January 10, 2013
The Children’s Hospital of Philadelphia (CHOP) and BGI-Shenzhen today announced a formal agreement to collaborate on research into next-generation sequencing and analysis of pediatric brain tumors, in support of the Childhood Brain Tumor Tissue Consortium (CBTTC). The research initiative will draw on the resources of the state-of-the-art Joint Genome Center BGI@CHOP. That center provides next-generation sequencing (NGS) under CAP/CLIA guidelines, which represent the gold standard of quality in clinical laboratory testing.
The CBTTC is a collaborative pediatric research group that brings together four institutions: The Children’s Hospital of Philadelphia (which houses the Operations Center) and the Children’s Hospital of Pittsburgh, Seattle Children’s Hospital and Lurie Children’s Hospital of Chicago. The consortium is dedicated to the collection, annotation, and molecular analyses of children’s brain tumors. Next- generation sequencing of pediatric brain tumors offers a deep and comprehensive view into the genetic underpinnings of these often-devastating solid tumors. In collaboration with BGI’s genomics platforms, the new project will support the development of new and more effective forms of therapy targeted to each patient’s specific subtype of brain tumor.
Tom Curran, PhD, FRS, Deputy Scientific Director of the CHOP Research Institute, commented, “These important efforts are made possible through the further extension of CHOP’s productive collaboration with BGI, a world-class institution in the global genome sequencing arena that is using its scientific expertise and technological know-how to improve medical research.”
“BGI is pleased to have deepened its relationship with The Children’s Hospital of Philadelphia, a global leader in pediatric care and research,” said Dr. Jun Wang, Executive Director of BGI-Shenzhen. “We look forward to a productive partnership that will accelerate advances in the research and treatment of pediatric brain tumors.”
Supported by CHOP’s and BGI’s excellent infrastructure and extensive experience in NGS services, the BGI@CHOP Joint Genome Center was established in November 2011 under a partnership between both institutions to focus on discovery of genes underlying rare and common pediatric diseases.
The Children’s Hospital of Philadelphia was founded in 1855 as the first pediatric hospital in the United States. Through its long-standing commitment to providing exceptional patient care, training new generations of pediatric healthcare professionals and pioneering major research initiatives, Children’s Hospital has fostered many discoveries that have benefited children worldwide and its pediatric research program is among the largest in the U.S. In addition, its unique family-centered care and public service programs have brought the 516-bed hospital recognition as a leading advocate for children and adolescents. Support for the establishment of the CBTTC has been provided in part by the Children’s Brain Tumor Foundation. For more information, visit http://www.chop.edu.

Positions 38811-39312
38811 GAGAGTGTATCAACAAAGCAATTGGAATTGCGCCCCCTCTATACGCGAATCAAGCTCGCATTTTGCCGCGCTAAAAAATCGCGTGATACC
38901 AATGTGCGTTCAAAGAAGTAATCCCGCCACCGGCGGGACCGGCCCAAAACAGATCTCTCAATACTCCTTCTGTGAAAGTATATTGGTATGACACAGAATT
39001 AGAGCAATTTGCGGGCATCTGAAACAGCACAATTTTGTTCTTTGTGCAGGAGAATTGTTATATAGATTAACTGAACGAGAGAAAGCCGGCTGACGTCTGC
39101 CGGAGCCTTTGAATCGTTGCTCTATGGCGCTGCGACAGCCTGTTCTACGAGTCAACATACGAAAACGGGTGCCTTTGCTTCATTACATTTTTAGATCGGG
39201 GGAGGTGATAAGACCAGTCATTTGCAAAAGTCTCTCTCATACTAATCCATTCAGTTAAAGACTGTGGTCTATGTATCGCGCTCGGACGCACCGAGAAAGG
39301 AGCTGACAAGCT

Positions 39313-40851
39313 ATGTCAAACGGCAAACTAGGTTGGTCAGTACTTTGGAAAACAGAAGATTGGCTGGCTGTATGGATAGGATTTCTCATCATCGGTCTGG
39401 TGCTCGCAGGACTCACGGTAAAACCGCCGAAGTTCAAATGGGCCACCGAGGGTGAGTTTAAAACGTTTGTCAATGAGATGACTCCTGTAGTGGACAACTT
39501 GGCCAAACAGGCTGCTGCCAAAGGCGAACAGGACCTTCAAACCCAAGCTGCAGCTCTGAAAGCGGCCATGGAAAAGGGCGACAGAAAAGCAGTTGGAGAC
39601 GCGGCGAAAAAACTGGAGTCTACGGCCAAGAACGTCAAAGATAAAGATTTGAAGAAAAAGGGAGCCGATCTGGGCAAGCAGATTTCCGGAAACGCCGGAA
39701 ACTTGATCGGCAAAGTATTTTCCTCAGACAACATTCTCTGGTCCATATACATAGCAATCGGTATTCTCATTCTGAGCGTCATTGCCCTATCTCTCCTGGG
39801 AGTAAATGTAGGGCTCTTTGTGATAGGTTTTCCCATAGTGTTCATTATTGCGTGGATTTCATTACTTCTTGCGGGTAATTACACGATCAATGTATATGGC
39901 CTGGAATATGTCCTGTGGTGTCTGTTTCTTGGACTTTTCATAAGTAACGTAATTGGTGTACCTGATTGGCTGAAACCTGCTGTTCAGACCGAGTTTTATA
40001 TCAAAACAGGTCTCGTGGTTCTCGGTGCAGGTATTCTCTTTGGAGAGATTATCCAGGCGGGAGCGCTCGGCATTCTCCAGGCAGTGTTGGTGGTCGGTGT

BGI was founded in 1999 with the mission of being a premier scientific partner to the global research community. The goal of BGI is to make leading-edge genomic science highly accessible through its investment in infrastructure that leverages the best available technology, economies of scale, and expert bioinformatics resources. BGI, which includes both private non-profit genomic research institutes and sequencing application commercial units, and its affiliates, BGI Americas, headquartered in Cambridge, MA, and BGI Europe, headquartered in Copenhagen, Denmark, have established partnerships and collaborations with leading academic and government research institutions as well as global biotechnology and pharmaceutical companies, supporting a variety of disease, agricultural, environmental, and related applications.
BGI has established a proven track record of excellence, delivering results with high efficiency and accuracy for innovative, high-profile research which has generated over 250 publications in top-tier journals such as Nature and Science. These accomplishments include sequencing one percent of the human genome for the International Human Genome Project, contributing 10 percent to the International Human HapMap Project, carrying out research to combat SARS and the German deadly E. coli outbreak, playing a key role in the Sino-British Chicken Genome Project, and completing the sequence of the rice genome, the silkworm genome, the first Asian diploid genome, the potato genome, the human Gut Metagenome, and a significant proportion of the genomes for the 1,000 Genomes Project. For more information about BGI please visit www.genomics.cn or www.bgiamericas.com.
The Children’s Hospital of Philadelphia